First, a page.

Joni Mitchell sings mainly two kinds of love songs and star songs. She does them both very well.
In Tuesday night's concert at the Dane County Coliseum, she stayed close to her recorded repertoire of insights into the fleeting and slippery qualities of romance and anecdotes of her reluctance to being a pop star. Performing for close to two hours before about 6,100 enraptured fans, she sang a selective retrospective of her tunes from "Woodstock" to "Raised on Robbery" which is now played on top 40 stations.
She was in good voice, and duplicated her recent recordings with accuracy and energy. To the older tunes, she added vocal embellishments and occasionally some reflective lyrics to place the songs in historical perspective.
If it weren't for some substantial saving graces, Joni Mitchell might just be another sentimental folksinger. Her name has that ring to it- makes you think of a sort of Barbi-doll with long blond hair, a guitar, and an oversimplified social conscience.
Part of her salvation is the way she tests the limits of her voice, dropping within a line from a quasi-falsetto down to her lowest register, then vaulting back up there in the next phrase and expanding the resonance. This odd, but compelling style is coupled with the most distinctive patterns of phrasing in use by probably any singer-songwriter today. The accents never fall where you expect them to. The line often starts early and slurs past the emphasis you expect to a sudden ringing high note, like breathless, almost delirious speech.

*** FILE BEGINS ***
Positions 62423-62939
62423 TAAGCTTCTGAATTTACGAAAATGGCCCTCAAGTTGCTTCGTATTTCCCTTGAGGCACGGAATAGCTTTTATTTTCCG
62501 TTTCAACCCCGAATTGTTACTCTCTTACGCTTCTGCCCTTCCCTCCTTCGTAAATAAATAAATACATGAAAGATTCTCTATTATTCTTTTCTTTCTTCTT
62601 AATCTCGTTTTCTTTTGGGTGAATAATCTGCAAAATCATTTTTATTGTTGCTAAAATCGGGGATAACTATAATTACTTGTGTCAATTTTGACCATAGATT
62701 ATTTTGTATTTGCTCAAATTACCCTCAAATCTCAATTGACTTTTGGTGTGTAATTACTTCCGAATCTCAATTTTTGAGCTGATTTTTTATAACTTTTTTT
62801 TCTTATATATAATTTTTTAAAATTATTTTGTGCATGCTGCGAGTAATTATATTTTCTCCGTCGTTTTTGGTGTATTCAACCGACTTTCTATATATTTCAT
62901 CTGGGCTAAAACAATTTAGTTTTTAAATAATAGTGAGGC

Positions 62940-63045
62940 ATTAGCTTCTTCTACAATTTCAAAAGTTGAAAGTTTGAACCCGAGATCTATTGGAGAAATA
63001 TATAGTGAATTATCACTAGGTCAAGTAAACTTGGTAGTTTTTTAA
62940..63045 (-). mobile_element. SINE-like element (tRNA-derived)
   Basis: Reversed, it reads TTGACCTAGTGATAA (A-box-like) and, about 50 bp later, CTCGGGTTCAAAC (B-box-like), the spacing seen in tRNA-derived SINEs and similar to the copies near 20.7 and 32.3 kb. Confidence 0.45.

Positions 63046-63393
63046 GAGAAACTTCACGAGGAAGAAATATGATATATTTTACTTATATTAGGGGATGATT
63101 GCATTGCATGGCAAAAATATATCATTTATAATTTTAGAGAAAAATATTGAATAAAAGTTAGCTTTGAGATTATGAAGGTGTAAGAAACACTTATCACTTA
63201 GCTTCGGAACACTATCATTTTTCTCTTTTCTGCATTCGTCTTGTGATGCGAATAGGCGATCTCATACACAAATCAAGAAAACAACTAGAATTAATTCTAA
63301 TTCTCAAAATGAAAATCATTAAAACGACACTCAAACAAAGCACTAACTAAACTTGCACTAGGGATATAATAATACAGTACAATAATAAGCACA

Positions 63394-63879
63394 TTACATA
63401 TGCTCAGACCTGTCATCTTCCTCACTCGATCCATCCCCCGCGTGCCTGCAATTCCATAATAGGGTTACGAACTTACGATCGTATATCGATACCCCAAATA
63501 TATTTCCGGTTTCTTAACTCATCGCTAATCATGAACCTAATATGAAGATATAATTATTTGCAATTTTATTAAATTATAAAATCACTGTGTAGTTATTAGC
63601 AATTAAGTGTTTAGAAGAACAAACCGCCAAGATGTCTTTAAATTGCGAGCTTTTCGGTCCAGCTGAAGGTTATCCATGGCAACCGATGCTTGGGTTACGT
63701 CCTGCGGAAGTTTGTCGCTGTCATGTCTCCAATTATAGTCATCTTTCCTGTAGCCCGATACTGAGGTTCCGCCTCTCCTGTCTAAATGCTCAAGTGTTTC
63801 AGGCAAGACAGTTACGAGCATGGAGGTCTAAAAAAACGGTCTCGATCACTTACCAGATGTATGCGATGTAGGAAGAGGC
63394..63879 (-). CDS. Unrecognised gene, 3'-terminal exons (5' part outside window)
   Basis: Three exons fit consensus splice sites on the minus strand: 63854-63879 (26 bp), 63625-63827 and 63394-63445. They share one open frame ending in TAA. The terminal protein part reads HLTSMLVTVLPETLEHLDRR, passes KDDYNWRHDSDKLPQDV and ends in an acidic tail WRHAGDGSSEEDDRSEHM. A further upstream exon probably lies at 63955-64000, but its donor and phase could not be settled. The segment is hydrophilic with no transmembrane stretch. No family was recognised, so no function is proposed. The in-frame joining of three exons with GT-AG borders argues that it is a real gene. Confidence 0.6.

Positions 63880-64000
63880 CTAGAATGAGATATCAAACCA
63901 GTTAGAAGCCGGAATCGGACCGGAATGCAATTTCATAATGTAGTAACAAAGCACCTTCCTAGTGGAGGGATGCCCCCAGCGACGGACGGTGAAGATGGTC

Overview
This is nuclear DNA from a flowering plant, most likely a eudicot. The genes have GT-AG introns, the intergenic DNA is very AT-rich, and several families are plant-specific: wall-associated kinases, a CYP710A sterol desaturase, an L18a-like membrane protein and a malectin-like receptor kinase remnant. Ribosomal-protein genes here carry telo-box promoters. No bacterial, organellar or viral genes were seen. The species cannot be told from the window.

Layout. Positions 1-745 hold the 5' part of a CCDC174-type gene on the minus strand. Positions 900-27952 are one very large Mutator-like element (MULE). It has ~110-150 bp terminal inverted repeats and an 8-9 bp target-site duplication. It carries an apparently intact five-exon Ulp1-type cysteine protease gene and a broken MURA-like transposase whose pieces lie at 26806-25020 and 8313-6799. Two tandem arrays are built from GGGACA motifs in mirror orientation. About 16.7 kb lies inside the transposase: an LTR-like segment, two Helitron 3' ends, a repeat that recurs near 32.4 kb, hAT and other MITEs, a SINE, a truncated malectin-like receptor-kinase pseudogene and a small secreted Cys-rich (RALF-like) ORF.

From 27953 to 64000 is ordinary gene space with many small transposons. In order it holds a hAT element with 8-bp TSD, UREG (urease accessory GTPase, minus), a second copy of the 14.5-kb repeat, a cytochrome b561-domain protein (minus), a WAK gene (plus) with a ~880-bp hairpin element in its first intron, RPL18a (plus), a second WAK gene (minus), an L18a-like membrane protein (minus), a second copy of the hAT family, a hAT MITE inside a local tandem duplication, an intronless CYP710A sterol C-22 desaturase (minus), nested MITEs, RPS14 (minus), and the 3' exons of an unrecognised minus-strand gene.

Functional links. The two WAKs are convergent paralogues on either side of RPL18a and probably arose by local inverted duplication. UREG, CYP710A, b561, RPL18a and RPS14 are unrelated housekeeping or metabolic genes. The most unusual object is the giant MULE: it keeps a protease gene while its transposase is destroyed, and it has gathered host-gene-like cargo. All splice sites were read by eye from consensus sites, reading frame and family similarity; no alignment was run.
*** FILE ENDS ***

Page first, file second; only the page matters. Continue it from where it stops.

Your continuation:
The origins aren't clear. She seems to embrace old English or early American balladry and nuances of the current of the current phrasing of jazz improvisations. The jazz undertone is obvious in her backup band, Tom Scott and "L.A. Express" who opened the show with a series of improvisational instrumentals, including John Coltrane's "Dahomey Dance."
Although Scott and the band used a heavy rock.n.roll beat, all of the ensemble work and their solos on guitar, keyboards or any of Scott's various reed or woodwind instruments were out of blues or jazz traditions. Mitchell has also taken to closing her songs with Scott's solos on saxophone, clarinet or manzello.
Joni Mitchell's other great asset is that she is one of the very few songwriters writing lines that can pass for poetry. Her pure romanticism of a few years ago is now giving way to a tougher, disillusioned, although still romantic set of perceptions.
She now follows patly sentimental lines like: "Oh, you're in my blood like holy wine, You taste so bitter and so sweet" with "I could drink a case of you darling and I would still be on my feet."
The best received songs of the show were "Big Yellow Taxi," a genuinely coherent social comment, and "Raised on Robbery," her current hit, which used the entire band at a volume and energy level heard nowhere else in the concert.
For most of the second half the band was idle and Joni accompanied herself on guitar, dulcimer or piano with Scott contributing only a few solos from offstage.
For one encore, Ms. Mitchell sang one song she had not written - "Twisted," a jazz standard recorded by Annie Ross in about 1960. The insertion of that song and her increasing use of a jazz-oriented backup band may suggest the direction her music is taking.
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